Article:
I had a conversation with my friend a couple weeks ago that went something like this:
“My son slept for 10 hours straight last night!”
“I hate you.”
“It’s amazing, the Sleep Lady was totally right!”
“I hate you.” I take a sip of coffee. “Wait, what sleep lady? The book?”
“No, the sleep consultant. I talked to her on the phone.”
“Give me her number, like yesterday.”
Okay, that’s really a dramatized re-telling, but you get the point. There are people out there — like lactation consultants or doulas — who specialize in infant, toddler (and parent) sleep. I had no idea that such a person existed! But they do, and that’s a beautiful thing. Even if you’ve read all the books (and I have), it’s likely you found yourself disagreeing with or unable to apply some of the information for one reason or another. That’s because every child is different, and every family is different, so there’s no one-size-fits-all sleep solution (sorry Elizabeth Pantley). But taking what they know about sleep science, child development, and the emotional landscape of parenting, baby sleep consultants tailor a plan to your family’s unique circumstances, which is something no book meant for mass consumption can do.
My consultation with Meg from Baby Sleep Science (herself a mother of three) involved a few e-mails, a questionnaire, and an hour-long phone conversation to go over the three-page sleep plan she devised for Coraline based on the information I provided her. The goal is to night-wean Coraline so that she is able to fall asleep (and hopefully stay asleep) without me. The plan accommodates the fact that she is a mobile toddler, we do family bed, dad’s not around to help with bedtime five nights a week, and I am not comfortable with her “crying it out” (at all). These are all factors that seemed to conflict or not be accounted for in any of the books I read.
We’re about 10 days into the plan and are still working out Phase One: Getting Coraline on a schedule. This phase was supposed to take four to seven days, but it’s been challenging establishing regularity. That said, Coraline is on as much of a schedule as she’s been her whole life, so I’m feeling good about it. So good in fact I’m second-guessing night-weaning. Knowing her day ends around 8 and starts around 7 has offered me a surprising freedom that makes me think I can take the nighttime nursing just a little bit longer. Or maybe it’s the cumulative sleep deprivation talking. I should probably check with my Sleep Lady.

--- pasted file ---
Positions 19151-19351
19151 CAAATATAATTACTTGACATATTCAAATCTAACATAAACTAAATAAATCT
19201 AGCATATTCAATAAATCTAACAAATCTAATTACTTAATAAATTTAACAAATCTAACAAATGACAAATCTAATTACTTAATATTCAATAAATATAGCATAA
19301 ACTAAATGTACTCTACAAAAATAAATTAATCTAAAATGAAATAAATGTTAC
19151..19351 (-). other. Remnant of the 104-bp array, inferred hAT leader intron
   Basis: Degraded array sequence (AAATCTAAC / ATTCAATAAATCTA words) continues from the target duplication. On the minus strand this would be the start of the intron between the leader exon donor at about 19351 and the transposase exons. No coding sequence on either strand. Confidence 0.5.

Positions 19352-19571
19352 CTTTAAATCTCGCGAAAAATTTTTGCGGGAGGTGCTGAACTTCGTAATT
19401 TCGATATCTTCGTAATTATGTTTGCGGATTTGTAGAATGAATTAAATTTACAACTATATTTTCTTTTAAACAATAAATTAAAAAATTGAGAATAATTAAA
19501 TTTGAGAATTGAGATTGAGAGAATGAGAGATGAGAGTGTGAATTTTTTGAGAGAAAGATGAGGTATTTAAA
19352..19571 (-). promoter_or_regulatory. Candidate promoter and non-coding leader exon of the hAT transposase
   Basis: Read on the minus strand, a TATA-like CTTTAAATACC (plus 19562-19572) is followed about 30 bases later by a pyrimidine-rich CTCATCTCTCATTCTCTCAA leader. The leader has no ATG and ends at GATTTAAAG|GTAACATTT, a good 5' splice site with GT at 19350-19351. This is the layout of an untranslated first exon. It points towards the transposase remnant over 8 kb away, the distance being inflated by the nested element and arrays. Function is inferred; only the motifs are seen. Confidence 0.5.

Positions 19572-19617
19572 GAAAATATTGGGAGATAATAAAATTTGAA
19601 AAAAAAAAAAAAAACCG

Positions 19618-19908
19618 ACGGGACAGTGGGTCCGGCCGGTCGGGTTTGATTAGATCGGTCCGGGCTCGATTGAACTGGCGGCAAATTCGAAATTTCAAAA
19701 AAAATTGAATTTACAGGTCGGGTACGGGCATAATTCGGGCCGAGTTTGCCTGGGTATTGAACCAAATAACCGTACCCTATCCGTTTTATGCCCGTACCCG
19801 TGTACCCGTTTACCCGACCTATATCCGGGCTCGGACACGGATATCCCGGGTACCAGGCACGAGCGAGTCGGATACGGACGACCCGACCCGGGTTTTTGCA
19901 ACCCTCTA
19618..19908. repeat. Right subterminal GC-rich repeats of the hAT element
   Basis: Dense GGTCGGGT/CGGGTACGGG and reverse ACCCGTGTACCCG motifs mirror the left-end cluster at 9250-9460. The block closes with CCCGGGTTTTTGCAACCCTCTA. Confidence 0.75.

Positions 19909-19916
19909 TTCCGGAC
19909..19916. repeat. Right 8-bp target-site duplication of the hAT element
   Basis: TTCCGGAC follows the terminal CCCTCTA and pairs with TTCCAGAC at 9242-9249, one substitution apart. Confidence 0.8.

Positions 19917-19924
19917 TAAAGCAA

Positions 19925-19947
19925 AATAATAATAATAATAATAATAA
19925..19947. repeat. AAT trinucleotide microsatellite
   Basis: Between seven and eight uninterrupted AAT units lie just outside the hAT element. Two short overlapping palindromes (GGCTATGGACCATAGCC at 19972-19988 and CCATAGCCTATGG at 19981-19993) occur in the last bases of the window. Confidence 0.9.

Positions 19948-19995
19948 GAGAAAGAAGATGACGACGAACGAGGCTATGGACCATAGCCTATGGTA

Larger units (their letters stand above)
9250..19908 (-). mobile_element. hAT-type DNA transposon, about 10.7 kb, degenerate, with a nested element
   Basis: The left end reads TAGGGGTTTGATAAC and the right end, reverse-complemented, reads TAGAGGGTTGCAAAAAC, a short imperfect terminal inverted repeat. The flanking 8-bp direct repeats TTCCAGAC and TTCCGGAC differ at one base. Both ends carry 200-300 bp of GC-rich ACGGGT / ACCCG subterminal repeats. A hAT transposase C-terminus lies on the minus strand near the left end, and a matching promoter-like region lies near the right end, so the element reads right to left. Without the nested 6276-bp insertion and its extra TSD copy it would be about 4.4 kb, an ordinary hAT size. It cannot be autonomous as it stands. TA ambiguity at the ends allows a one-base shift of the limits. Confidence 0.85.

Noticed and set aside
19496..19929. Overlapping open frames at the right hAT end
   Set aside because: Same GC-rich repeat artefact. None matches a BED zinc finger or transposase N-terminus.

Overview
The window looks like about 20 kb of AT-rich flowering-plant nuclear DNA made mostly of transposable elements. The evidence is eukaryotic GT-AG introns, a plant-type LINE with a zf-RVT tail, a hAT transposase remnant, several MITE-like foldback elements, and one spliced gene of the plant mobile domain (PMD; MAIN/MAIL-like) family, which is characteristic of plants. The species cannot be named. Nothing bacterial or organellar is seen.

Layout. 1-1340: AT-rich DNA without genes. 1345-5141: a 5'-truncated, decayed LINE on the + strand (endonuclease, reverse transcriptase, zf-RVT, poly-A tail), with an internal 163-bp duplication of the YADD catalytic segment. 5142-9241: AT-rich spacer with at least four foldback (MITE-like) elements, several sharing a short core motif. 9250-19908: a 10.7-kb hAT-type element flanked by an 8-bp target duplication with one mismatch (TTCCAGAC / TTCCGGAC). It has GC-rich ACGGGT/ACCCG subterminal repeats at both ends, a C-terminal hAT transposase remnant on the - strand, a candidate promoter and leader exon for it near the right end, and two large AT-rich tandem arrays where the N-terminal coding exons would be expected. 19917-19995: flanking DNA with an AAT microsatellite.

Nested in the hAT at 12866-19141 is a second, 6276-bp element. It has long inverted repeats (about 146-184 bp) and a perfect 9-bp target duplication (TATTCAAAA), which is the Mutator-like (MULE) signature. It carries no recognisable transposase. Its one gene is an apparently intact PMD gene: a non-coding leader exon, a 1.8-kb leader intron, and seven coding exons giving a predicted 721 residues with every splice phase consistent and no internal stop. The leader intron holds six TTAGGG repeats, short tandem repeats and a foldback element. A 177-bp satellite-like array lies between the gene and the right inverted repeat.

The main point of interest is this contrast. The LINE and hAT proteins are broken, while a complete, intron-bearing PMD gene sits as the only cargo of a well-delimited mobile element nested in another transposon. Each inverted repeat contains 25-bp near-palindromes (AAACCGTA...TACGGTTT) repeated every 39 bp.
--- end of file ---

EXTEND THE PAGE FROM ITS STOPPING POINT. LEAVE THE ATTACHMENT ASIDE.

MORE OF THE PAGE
Here’s a few interesting tidbits I learned from Meg that have helped me get a grasp on Coraline’s sleep habits and needs:
- While some books advise “anticipating sleep” with sleepy cues to find the magical no-fight bedtime window, this can be a dangerous game. Little ones have something called a “sleep maintenance period” just before their bodies are ready to bed down. Trying to wrangle them to sleep during that period can lead to lots of tears and frustration — on both sides of the nursery door.
- The biological urge to sleep is strongest at night, so best to try to break sleep habits like nursing, rocking, etcetera, at night first. Once you have nighttime down, tackle naps.
- Schedules are your friend. Having a regular time for wake-up, naps, and bed sets a baby’s circadian rhythms, making sure their biological need for sleep is being cued consistently. Cues like consistent place and pre-sleep routine help as well by preparing them psychologically.
- The most important part of any “sleep training” (or really any parenting at all) is to implement with loving consistency!
Valley mamas out there: What have you tried to do to get your little one to sleep? Are you struggling with any issues that the Sleep Lady may be able to resolve? Let me know in the comments box below!